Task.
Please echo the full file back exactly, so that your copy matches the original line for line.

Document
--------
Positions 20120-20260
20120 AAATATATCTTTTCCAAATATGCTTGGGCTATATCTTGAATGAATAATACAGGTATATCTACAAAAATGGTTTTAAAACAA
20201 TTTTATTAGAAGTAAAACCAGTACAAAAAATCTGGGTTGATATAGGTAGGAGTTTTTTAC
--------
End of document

Positions 20120-20260
20120 AAATATATCTTTTCCAAATATGCTTGGGCTATATCTTGAATGAATAATACAGGTATATCTACAAAAATGGTTTTAAAACAA
20201 TTTTATTAGAAGTAAAACCAGTACAAAAAATCTGGGTTGATATAGGTAGGAGTTTTTTAC